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There can be a lot of dirty work in your job. I mean REALLY dirty if you build a garden with your co-workers. Yep, it's a new trend: the office garden.

There are a lot of jokes we could make about this: You can grow in your job. Plant a seed, see if the boss notices. But maybe it's a good idea. Companies are encouraging employees to start gardens as a way to stretch the food dollar, build teamwork and promote healthy foods and eating habits.

It's no surprise that healthcare institutions like Mayo Clinic Health System-Franciscan Healthcare and Gundersen Health System in Wisconsin are digging in with this concept. Along with the healthcare benefit it's a great stress reliever. Just think -- when things get pretty heavy at work you can walk outside and do a little garden therapy. Pull some weeds and take a valued time-out for yourself.

How to do it

Subaru's Share the Love Garden (Photo credit: Subaru)

Find a spot. The company property would be ideal,whether on adjacent land, in containers on a deck, or even on the company roof. It that’s not possible, look into renting space from a local community garden.

Independent School Management, a private school management consulting firm in Wilmington, Delaware, put in three raised beds and a high trellis for vertical gardening on company land. They planted things that were easily picked like tomatoes, radishes and melons.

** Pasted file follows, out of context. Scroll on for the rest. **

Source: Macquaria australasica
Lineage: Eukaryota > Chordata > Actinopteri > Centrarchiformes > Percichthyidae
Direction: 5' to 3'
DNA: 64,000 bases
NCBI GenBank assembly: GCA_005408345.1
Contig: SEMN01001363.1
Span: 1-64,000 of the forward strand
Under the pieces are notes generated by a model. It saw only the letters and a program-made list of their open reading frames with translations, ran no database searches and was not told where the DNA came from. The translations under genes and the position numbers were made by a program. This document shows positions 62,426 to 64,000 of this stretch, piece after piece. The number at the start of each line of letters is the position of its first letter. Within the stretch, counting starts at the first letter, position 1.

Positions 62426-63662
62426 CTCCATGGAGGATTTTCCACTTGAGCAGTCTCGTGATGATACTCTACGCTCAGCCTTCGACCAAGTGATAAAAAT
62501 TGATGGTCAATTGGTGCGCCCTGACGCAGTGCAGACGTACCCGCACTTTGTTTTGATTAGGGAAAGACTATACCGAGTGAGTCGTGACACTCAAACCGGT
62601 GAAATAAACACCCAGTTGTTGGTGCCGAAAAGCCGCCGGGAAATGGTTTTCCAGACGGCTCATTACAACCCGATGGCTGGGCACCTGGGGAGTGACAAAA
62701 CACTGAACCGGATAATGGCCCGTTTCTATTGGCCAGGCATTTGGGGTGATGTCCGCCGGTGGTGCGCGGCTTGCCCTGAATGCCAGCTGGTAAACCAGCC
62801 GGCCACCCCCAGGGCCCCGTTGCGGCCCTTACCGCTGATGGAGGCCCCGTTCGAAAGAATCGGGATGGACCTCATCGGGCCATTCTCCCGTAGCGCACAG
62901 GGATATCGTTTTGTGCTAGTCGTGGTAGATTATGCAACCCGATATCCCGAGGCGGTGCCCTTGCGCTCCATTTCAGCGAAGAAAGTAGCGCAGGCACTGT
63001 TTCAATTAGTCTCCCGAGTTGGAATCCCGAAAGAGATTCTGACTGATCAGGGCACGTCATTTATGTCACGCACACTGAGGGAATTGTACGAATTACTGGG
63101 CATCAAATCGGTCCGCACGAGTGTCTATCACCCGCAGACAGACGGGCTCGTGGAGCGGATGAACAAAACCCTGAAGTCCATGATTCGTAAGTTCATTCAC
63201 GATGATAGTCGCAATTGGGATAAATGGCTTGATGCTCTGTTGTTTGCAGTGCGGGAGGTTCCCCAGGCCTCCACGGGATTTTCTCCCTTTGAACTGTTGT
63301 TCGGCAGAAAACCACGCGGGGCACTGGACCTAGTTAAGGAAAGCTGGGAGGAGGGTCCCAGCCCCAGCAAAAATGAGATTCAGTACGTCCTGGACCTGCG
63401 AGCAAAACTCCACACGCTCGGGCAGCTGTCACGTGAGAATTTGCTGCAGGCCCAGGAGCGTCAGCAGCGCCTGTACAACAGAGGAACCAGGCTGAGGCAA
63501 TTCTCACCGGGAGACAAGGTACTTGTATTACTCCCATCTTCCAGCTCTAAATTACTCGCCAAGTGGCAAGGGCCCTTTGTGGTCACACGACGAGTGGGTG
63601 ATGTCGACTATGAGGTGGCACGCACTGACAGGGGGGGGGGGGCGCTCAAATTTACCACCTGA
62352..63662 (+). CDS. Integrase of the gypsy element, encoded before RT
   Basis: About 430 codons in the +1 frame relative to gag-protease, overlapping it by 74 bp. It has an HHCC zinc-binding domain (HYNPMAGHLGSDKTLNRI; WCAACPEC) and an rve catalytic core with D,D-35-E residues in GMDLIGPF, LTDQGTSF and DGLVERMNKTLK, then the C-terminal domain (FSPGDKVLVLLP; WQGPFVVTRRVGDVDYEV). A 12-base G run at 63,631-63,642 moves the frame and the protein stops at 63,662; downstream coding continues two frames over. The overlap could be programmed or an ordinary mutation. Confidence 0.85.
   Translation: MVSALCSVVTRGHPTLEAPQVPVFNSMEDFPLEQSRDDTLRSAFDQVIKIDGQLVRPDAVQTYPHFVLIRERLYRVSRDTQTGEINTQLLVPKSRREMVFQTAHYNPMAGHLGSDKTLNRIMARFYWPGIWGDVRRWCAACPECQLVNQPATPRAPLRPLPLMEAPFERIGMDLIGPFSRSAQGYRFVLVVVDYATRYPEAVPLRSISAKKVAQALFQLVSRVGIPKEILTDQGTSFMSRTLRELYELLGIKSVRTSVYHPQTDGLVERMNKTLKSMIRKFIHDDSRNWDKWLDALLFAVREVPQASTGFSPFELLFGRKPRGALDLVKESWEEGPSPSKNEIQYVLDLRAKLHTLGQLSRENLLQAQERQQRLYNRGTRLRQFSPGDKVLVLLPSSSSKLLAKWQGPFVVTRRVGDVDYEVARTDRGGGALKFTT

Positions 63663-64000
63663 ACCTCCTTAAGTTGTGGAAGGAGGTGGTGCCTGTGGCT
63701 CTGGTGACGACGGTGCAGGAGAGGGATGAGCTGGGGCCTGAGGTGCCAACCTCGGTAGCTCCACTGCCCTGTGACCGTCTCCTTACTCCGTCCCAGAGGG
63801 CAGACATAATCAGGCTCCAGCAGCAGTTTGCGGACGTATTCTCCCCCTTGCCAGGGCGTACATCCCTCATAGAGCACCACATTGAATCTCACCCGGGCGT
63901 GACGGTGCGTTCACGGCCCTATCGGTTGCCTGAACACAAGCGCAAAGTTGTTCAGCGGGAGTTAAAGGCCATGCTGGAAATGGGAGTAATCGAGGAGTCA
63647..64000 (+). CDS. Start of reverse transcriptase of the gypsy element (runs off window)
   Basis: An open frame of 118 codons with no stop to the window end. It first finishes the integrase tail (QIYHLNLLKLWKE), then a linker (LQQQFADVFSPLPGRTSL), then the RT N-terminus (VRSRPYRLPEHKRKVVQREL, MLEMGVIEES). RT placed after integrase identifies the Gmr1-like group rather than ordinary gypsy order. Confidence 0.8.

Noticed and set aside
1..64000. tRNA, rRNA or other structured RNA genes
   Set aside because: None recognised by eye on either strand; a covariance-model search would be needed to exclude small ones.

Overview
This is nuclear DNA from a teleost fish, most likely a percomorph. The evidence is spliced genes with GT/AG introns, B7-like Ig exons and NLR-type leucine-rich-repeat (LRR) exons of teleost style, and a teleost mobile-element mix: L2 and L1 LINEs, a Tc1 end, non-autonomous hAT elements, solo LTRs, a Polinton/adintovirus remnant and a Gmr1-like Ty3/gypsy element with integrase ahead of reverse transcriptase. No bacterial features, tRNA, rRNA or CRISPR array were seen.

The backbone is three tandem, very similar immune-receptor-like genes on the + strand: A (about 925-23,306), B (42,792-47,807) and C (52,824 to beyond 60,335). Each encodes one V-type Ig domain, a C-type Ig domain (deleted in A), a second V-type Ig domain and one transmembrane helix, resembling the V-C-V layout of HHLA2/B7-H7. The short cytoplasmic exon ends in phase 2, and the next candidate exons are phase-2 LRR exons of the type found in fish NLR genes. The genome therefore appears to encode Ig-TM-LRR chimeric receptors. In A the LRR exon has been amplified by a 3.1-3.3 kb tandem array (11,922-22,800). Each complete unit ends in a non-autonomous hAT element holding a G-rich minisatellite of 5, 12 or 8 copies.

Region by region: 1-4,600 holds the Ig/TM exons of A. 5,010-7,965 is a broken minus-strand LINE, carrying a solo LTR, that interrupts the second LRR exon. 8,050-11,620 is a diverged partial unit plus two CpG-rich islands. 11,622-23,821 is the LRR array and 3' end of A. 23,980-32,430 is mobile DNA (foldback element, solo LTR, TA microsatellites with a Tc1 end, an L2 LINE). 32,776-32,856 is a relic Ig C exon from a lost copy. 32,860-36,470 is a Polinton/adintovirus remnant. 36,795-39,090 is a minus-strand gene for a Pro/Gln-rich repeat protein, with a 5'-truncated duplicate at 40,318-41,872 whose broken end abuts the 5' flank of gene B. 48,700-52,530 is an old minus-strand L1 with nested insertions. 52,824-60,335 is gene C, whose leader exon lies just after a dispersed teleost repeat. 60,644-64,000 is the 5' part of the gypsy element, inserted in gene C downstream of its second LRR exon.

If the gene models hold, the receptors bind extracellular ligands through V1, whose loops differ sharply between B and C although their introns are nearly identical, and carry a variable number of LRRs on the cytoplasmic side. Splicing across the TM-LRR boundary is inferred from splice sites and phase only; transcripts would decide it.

Find a leader, preferably someone who knows a little bit about gardening. Usually there is someone on staff. If not hire someone to just get you started. Maybe a local nursery. What great exposure for them to come over and get you started and then get residual business when you decide to start your own in home garden. (There's your selling point so you don't have to pay them!)

Organize the project. See if your company will furnish tools or will you have to purchase them? Will you start your own plants from seed, or purchase them? Decide who will do what and create a chore chart so everyone has a part and you build it together.

Post photos on the company website. At the Subaru of America headquarters in Cherry Hill, New Jersey, six teams of employees maintain six 13-by-20-foot garden plots in the Share the Love Garden. All the garden harvest is donated to the New Vision Homeless Day Center in Camden.

Enjoy and have fun. What a great way to bond with your fellow cubicle mates you can share recipes and food ideas.

The truth about gardening is that once you’ve taken care of a few startup costs, it really is a very inexpensive hobby that results in delicious produce.

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